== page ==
Note to non-Ridley College readers: I have produced this piece as part of an exercise for my study of the book of Isaiah. The intention is to try and contextualize a portion of that book for a particular audience, drawing out the passage’s significance for people today. After posting their work, students taking the subject have to examine and comment on their classmates’ efforts.
This is a blog post-cum-article, such as you might find in an online publication like The Gospel Coalition, or a print publication like The Melbourne Anglican.
I didn’t agree on all that much with the late biblical scholar, Marcus Borg. His Jesus seemed more like a 1960s radical than a first-century Palestinian Jew; his doctrine of Scripture was a little too low for my taste (Borg probably would have said that the Bible is the product of various communities that were confronted by the ineffable power of the numinous); and his understanding of biblical politics – such as they are – bore an uncanny resemblance to modern-day progressivism.
But one area in which I found Borg to be quite insightful was his insistence on the deep, abiding connection between one’s relationship with God (or “the holy”, as Borg might have termed it) and a commitment to justice in the world. For him, the two went hand-in-hand; anything less was a betrayal of true religion. Reading Marcus Borg at this point was to be reminded afresh of a fundamental truth that had become lost amidst hurly-burly of everyday life.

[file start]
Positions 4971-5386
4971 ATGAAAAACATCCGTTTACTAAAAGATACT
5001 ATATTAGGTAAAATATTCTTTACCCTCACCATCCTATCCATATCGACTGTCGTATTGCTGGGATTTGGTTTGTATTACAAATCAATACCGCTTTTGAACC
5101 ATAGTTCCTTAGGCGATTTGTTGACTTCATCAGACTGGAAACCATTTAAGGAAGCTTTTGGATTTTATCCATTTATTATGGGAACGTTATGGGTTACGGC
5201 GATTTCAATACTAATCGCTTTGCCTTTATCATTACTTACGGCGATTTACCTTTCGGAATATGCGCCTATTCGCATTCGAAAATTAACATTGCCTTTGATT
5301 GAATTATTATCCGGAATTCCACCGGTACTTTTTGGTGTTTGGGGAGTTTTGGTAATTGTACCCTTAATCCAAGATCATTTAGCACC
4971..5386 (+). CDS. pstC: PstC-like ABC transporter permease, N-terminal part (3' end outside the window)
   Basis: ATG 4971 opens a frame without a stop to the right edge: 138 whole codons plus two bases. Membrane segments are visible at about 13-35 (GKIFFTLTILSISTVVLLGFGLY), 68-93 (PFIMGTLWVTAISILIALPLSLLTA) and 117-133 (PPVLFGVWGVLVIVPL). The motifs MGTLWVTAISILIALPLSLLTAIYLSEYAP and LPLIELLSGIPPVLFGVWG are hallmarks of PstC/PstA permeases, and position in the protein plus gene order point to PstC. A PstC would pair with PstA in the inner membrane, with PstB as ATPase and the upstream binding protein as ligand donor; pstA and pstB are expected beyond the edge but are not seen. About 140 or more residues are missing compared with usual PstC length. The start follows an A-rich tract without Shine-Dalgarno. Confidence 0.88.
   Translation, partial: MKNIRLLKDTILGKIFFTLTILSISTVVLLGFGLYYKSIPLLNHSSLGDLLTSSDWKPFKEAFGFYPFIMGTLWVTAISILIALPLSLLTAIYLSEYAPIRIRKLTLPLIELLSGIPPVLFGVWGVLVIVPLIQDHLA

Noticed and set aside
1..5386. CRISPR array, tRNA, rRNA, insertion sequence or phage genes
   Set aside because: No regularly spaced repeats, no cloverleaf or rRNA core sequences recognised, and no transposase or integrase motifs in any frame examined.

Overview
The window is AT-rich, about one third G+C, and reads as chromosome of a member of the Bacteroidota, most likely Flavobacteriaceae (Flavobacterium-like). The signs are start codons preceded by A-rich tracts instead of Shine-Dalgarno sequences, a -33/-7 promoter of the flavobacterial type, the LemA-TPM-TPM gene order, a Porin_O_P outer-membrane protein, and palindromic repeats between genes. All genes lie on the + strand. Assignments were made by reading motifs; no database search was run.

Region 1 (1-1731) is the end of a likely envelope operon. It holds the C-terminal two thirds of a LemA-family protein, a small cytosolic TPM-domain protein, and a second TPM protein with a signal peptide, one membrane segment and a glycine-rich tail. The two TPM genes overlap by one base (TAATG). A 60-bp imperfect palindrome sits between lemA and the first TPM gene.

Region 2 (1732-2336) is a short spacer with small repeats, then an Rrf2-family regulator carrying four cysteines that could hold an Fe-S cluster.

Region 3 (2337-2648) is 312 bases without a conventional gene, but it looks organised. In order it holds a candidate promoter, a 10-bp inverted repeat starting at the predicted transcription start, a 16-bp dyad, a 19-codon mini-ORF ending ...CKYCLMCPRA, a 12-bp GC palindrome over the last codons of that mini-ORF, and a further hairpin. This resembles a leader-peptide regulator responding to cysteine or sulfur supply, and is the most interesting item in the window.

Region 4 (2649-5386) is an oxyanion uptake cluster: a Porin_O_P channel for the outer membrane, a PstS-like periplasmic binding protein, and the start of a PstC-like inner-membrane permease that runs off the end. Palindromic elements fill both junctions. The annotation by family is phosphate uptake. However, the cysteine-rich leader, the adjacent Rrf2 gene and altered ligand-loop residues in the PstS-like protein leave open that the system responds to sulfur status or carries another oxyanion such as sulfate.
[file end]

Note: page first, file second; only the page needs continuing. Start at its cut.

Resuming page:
Isaiah 58:1-14 perfectly distils this theme, one that is found repeatedly throughout Scripture. In the space of a few verses, the prophet denounces a narrow, restrictive kind of religion, concerned mainly with empty ritual and ceremony. In its stead, he places a full-bodied spirituality front-and-centre, one that is focused on both God and neighbour – a religion that is both “vertical” (in relation to the Creator) and “horizontal” (in relation to one’s fellow image-bearers).
For Isaiah, labouring for justice is not an adjunct or an add-on; rather, it is a manifestation of true religion. In response to the complaints of God’s people – who petulantly ask why they have bothered fasting and humbling themselves, for no apparent gain (v.3) – the prophet exposes their hypocrisy. They might have prided themselves on their holiness, but as the succeeding verses demonstrate, their vaunted religiosity was hollow, a sham. Their fasts ended in conflict (v.4), whilst the fleeting moments they gave to God (v.5a) paled into insignificance next to the large swathes of time spent living for themselves and ignoring the plight of the poor (vv.6-7). I like the way Paul Hanson, an OT scholar, summed up the predicament of Israel at this time:
“[They were a] community where those who regarded themselves as the most religious had converted religion into private acts of study and ritual, thereby leaving the entire realm of social relations and commerce under the dominion of ruthless, self-serving exploitation”.